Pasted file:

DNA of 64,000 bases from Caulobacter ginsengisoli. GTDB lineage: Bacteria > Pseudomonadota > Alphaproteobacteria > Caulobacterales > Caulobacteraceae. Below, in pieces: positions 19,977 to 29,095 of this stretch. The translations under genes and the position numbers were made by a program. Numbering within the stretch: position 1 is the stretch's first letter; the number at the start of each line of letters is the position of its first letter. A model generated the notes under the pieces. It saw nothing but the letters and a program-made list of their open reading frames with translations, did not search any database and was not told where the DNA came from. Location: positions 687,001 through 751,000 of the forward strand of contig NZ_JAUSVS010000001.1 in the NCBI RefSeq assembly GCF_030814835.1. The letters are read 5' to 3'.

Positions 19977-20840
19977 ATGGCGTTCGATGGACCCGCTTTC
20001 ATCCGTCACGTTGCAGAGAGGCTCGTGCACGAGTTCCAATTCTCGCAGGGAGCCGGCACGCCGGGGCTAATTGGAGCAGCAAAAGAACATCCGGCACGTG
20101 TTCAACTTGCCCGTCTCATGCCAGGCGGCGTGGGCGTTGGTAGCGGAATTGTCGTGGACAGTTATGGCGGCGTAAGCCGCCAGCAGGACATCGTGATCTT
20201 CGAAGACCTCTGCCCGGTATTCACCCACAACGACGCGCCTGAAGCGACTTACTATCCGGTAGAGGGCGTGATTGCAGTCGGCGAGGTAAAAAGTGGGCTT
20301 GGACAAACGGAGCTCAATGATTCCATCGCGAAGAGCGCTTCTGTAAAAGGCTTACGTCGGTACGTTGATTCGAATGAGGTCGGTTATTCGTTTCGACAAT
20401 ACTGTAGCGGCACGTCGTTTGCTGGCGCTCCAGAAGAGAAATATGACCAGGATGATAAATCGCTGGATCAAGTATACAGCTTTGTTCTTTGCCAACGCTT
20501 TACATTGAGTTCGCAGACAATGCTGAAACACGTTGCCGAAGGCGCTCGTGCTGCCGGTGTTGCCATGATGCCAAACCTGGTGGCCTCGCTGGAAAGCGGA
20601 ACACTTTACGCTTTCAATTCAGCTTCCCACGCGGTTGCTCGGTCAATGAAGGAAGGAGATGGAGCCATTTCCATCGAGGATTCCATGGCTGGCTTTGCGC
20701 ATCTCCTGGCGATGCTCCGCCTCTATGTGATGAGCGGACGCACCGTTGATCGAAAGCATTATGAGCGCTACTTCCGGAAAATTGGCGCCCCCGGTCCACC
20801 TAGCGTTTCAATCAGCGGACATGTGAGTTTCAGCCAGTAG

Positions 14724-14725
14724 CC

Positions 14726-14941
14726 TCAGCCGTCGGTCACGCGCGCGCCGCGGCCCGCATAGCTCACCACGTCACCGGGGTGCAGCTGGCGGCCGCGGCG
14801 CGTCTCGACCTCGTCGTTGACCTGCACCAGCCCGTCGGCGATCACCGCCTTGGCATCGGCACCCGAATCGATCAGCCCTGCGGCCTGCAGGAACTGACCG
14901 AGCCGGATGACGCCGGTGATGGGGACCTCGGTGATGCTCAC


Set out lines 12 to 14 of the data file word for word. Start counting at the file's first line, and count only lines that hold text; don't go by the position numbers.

20801 TAGCGTTTCAATCAGCGGACATGTGAGTTTCAGCCAGTAG

Positions 14724-14725
14724 CC